Eastwood Mall Theatre

1600 Montclair Road,
Birmingham, AL 35210

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Previously operated by: Cobb Theatres

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Eastwood Mall Theatre

The Eastwood Mall Theatre opened by Newman Waters on December 25, 1964 as a single screen movie theatre with around 600-seats. It was equipped for 70mm and Cinerama. The opening movie was Ann-Margret in “The Pleasure Seekers”. Later operated by Cobb Theatres, it was twinned in the mid-1970’s.

After closing in 1989, it was mostly demolished in the mid-1990’s. The mall was rebuilt, but without a theatre, it was later demolished in 2004.

Contributed by Billy Smith / Don Lewis

Recent comments (view all 5 comments)

tfrielin on January 12, 2010 at 9:00 am

Yes, the Eastwood Mall Theatre was a gem in its day. It is demolished now, but it had already been ruined when it was twinned in the late ‘70s. The twinning eliminated its capability to show Cinerama movies. It had the special projection equipment and curved screen for showing Cinerama movies. I saw 2001: A Space Odyssey and Ice Station Zebra there, plus many more regular formatted movies. If you haven’t seen 2001 in Cinerama format, you’ve not seen 2001. Sadly the entire Mall is now gone, replaced by, yes, another WalMart.

DavidZornig on November 15, 2017 at 1:58 pm

Circa 1965 image added via Clifford Turner.

rivest266 on April 8, 2022 at 9:03 pm

Grand opening ad posted.

MSC77 on April 3, 2023 at 8:55 am

A chronology of Birmingham’s 70mm presentations history has recently been published. Eastwood Mall gets some mentions in the piece.

StanMalone on April 20, 2023 at 9:37 am

Eastwood Mall Theater was built by the Newman Waters Theatre Company in 1964 as part of the second phase western wing expansion of the mall that had opened about three years earlier as the first enclosed mall in Alabama. Although not unusual in appearance compared to most other theaters of its era, it marked a major change in Birmingham movie theatre history. Until then, all of first run movies opened at one of the four major downtown theaters, the Alabama, Ritz, Melba, and Empire. Eastwood was the first suburban first run theatre and the seating capacity was probably around 600. The style was definitely the 60’s living room look with draped auditorium walls and sofas and chairs in the lobby. The lobby was open air to the Mall itself and at night was secured by a wire gate. The box office was a desk like counter at the entrance to the lobby. The theater was built as a single screen 70MM Cinerama house and competed for that product with the Ritz, a 1920’s era downtown movie palace that had been gutted and rebuilt to show Cinerama in its original three screen format. The Eastwood Mall Theater opened on Christmas Day 1964 with Ann-Margaret in The Pleasure Seekers. The manager was Jimmy Popper who would leave a couple of years later to be the opening manager of the Midfield, a similarly designed (although not Cinerama) theater. In 1968, the Waters Company, which was also the developer of the Mall, exited the theater business to concentrate on its real estate development interests and the chain was sold to the R.C. Cobb company.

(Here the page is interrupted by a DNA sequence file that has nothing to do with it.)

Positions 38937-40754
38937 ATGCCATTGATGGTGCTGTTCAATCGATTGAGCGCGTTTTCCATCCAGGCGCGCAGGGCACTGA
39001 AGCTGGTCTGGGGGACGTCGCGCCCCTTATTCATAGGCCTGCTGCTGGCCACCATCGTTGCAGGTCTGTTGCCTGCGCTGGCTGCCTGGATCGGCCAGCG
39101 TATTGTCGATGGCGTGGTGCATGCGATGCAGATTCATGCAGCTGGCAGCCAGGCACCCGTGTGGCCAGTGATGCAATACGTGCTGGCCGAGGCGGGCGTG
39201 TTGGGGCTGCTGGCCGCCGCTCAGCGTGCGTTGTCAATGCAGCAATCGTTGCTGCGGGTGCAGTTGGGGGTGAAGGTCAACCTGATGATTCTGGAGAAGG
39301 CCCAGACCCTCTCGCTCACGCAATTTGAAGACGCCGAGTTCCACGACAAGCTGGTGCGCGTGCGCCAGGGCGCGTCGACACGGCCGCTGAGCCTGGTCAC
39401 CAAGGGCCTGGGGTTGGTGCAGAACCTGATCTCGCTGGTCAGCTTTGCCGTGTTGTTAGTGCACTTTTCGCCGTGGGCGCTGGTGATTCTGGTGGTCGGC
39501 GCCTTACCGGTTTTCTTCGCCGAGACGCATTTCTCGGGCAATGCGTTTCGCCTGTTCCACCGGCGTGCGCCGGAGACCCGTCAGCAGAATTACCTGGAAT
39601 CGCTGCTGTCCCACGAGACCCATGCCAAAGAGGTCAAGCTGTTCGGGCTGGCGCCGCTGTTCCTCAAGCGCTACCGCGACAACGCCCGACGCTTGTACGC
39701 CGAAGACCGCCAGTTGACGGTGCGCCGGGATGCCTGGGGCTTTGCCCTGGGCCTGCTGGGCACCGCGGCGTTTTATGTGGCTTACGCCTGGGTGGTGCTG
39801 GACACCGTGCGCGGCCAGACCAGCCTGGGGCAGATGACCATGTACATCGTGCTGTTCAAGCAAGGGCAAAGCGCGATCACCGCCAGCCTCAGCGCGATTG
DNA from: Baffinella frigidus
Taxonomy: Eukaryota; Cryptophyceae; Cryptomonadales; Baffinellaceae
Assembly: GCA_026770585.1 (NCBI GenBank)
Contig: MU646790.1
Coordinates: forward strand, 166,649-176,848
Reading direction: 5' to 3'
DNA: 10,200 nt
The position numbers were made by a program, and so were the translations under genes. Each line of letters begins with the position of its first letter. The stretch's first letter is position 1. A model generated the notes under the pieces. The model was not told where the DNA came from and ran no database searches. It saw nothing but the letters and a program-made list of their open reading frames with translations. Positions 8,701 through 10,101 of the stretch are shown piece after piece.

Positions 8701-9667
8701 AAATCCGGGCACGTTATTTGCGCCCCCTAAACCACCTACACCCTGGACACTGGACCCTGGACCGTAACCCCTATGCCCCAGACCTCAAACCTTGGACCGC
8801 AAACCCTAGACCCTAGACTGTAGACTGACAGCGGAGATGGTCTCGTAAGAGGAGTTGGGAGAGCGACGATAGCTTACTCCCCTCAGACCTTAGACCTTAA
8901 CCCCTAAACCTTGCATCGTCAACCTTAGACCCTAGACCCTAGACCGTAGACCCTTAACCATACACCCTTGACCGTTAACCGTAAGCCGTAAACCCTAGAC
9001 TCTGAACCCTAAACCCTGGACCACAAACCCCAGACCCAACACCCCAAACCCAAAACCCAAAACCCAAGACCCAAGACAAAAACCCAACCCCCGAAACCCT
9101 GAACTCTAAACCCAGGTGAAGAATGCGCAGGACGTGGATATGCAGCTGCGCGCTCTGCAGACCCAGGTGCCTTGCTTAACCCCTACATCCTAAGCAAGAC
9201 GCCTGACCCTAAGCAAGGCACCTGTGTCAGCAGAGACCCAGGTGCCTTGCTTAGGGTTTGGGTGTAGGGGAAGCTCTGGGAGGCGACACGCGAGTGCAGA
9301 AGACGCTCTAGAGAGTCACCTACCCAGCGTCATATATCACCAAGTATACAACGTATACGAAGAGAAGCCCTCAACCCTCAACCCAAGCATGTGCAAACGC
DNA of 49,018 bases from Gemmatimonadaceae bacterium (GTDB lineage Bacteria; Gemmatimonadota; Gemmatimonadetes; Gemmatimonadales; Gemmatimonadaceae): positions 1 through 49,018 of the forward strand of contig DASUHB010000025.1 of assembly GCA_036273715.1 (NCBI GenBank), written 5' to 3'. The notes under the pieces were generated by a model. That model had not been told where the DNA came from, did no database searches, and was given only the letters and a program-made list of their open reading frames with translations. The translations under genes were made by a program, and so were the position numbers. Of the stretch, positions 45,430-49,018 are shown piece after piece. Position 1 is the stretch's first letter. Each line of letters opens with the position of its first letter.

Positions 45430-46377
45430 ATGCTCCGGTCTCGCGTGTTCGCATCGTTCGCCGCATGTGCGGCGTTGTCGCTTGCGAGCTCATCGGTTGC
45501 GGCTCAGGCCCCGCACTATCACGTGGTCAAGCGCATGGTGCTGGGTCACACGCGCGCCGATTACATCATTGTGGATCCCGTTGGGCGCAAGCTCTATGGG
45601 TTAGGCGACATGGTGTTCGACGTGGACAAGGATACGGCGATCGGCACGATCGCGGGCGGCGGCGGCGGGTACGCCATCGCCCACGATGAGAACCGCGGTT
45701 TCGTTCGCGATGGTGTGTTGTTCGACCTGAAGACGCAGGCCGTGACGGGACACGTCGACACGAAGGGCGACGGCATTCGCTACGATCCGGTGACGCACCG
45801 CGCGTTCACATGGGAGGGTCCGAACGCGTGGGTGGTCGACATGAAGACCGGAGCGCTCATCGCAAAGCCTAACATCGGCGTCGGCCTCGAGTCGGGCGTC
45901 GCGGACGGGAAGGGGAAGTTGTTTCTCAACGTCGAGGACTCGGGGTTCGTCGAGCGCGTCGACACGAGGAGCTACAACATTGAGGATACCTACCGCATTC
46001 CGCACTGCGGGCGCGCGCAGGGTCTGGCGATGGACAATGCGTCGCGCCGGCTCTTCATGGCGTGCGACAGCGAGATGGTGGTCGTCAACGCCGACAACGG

Among the movies I can remember seeing at Eastwood were Sound of Music, Mary Poppins, The Great Race, Khartoum, and The Battle of the Bulge. I am sure that there were others, and a look at that list shows that it booked a lot of prime movies. According to the fine research by Michael Coate linked to in the above comment the Eastwood ran the 70MM Cinerama releases Circus World, the previously mentioned Battle of the Bulge and Khartoum, Grand Prix, Ice Station Zebra, and 2001, as well as standard 70MM releases Paint Your Wagon, Song of Norway, and the 70MM reissue of This Is Cinerama. Business was so good here that in April 1972 Cobb opened a twin across the road in the new Village East Shopping Center. These were just a couple of ugly shoebox houses and perfect examples of the bland style of 1970’s era theaters. The Eastwood then fell victim to the twinning plague that swept the country in those days and was split down the center. Cobb soon bought up all of the independent theaters such as Midfield, Capri, Cinema, and in 1980 the four theaters of the ABC chain, by then owned by Plitt. In 1989 Cobb built a brand new 12 screen location in the Festival Shopping Center a short distance west down Crestwood Blvd and at that time closed both Eastwood and Village East.

As with so many of the early malls around the country, by the late 80’s Eastwood Mall found itself in a shabby state and far outclassed by the newer malls, Brookwood and Galleria. The mall was gutted and the wing that included the closed theatre was torn down and completely rebuilt, without a movie theatre presence. The wonderful website, Birmingham Rewound, has a page on Eastwood Mall that includes pictures of the theater lobby.

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